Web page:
The number of female CEOs at Fortune 500 companies recently hit an all-time high…of 32. That's discouraging. Despite some progress in recent years, women still lag far behind men in corporate America. Most companies suffer from systemic barriers that prevent qualified women from advancing.

This paucity of female executives and managers isn't just bad for women — it's bad for business. Companies dominated by men miss out on the diverse perspectives that female leaders bring to the table. By challenging the paradigm of homogenous thinking, diverse management teams consider a broader range of ideas, may develop better solutions to company problems and can generate new strategies for growth.

The gender gap in business leadership is staggering. Women make up almost half of entry-level hires. But they only hold a third of managerial positions. Just one in five senior vice presidents is a woman. And the boardroom is a boy's club. Four in five board members are men.

Ambitious women face several barriers that their male peers don't contend with. First, many people don't perceive women as natural leaders. For centuries, men occupied top positions. So our notion of "good leadership" became associated with stereotypically masculine qualities. People generally think of successful leaders as "assertive," "dominant" and "forceful," according to one analysis of 69 different studies. Stereotypically feminine traits like "compassionate" and "gentle" are perceived as unimportant — or harmful.

Regardless of workplace performance, women who display feminine qualities are pegged as weak leaders, so they aren't picked to advance. Nearly half of business owners believe that men are inherently better suited for high-level positions. This summer, a Google engineer circulated a viral memo that suggested women don't seek upper management roles because they're not capable of handling the added stress and aren't biologically wired to want positions of power.

At the same time, women who do fit the mold of male leadership are shunned for breaking traditional notions of femininity. Women are perceived as 35 percent less competent when they are assertive or forceful, according to an analysis by VitalSmarts. Another study of junior attorneys at a Wall Street law firm found that women who didn't display enough "interpersonal warmth" were assessed poorly.

That's a catch 22: Women are chastised if they're assertive but won't be promoted if they're not.

Even if gender stereotypes aren't at play, other biases can exclude women. Hiring managers tend to favor candidates who share their interests and backgrounds, according to research by Kellogg School of Management professor Lauren Rivera. These biases result in fewer opportunities for women to prove themselves.

For example, projects led by men receive twice the budget and three times the staff of female-led projects, on average. Women are also less likely to be mentored and receive career advice from higher-ups, even though such support helps people win promotions.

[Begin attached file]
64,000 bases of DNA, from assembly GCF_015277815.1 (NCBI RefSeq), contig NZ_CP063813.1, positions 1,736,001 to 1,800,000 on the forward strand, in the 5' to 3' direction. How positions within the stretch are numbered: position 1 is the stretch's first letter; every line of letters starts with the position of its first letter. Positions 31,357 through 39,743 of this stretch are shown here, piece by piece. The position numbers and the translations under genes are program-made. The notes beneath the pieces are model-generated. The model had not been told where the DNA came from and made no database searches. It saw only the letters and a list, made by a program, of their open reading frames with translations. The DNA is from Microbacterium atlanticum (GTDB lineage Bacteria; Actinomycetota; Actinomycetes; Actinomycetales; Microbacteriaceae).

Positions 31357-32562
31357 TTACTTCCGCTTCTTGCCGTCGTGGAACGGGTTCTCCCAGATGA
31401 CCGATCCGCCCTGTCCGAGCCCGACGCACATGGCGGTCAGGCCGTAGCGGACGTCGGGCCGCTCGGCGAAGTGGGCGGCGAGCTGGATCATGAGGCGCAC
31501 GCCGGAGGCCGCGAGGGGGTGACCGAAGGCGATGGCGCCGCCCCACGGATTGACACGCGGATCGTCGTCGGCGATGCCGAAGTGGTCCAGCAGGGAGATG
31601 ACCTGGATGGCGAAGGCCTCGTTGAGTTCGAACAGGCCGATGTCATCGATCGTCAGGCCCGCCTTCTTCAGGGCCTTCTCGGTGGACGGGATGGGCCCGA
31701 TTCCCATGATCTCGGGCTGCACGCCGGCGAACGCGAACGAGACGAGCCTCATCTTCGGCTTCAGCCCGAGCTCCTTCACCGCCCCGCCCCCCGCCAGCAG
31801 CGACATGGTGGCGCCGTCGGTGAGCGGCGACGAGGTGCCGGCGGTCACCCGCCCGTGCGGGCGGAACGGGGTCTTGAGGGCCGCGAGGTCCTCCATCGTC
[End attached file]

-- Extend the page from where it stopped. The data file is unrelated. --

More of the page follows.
Structural flaws hold women back too. High-level meetings or extra projects may be scheduled after hours. For female business leaders with young children, staying late may not be an option. When they can't network with executives, they're left at a disadvantage. This could explain why women are 15 percent less likely to receive a promotion than a similarly-qualified man. And these biases lead to more homogenous decision making. A C-suite dominated by men could reject innovative new ideas or make major mistakes.

Diverse leadership teams make better decisions that boost the value of their firms. One study of 1,400 corporations found that having women on the board of directors decreased the chance — and severity — of fraud. Companies that had at least one woman among their top management team were worth $42 million more, on average, than companies with all-male leadership, according to a study of 1,500 publicly traded U.S. companies conducted by professors at Columbia and the University of Maryland.

Companies can diversify by consciously eliminating structural biases and establishing transparent, fair procedures for promoting employees. Just look at Deloitte: In the early 1990s, the company realized its demanding travel schedule and male-dominated company culture were disadvantaging female employees. Only 6 percent of directors, partners, and principals — and just 23 percent of senior managers — were women.

So Deloitte made a change. The company cut back on extended business trips, asked employees for input on their career trajectory, and paired female leaders with executive mentors. The changes took time — but worked. The share of women executives nearly quadrupled by 2009. By then, women occupied nearly four in ten senior management roles. In 2015, Deloitte named its first female CEO.  

Identifying the sources of inequality — and making small changes to address them — can give new voices a chance to drive innovation and boost business.

Radoslaw Nowak is an assistant professor of Human Resource Studies in the School of Management at New York Institute of Technology.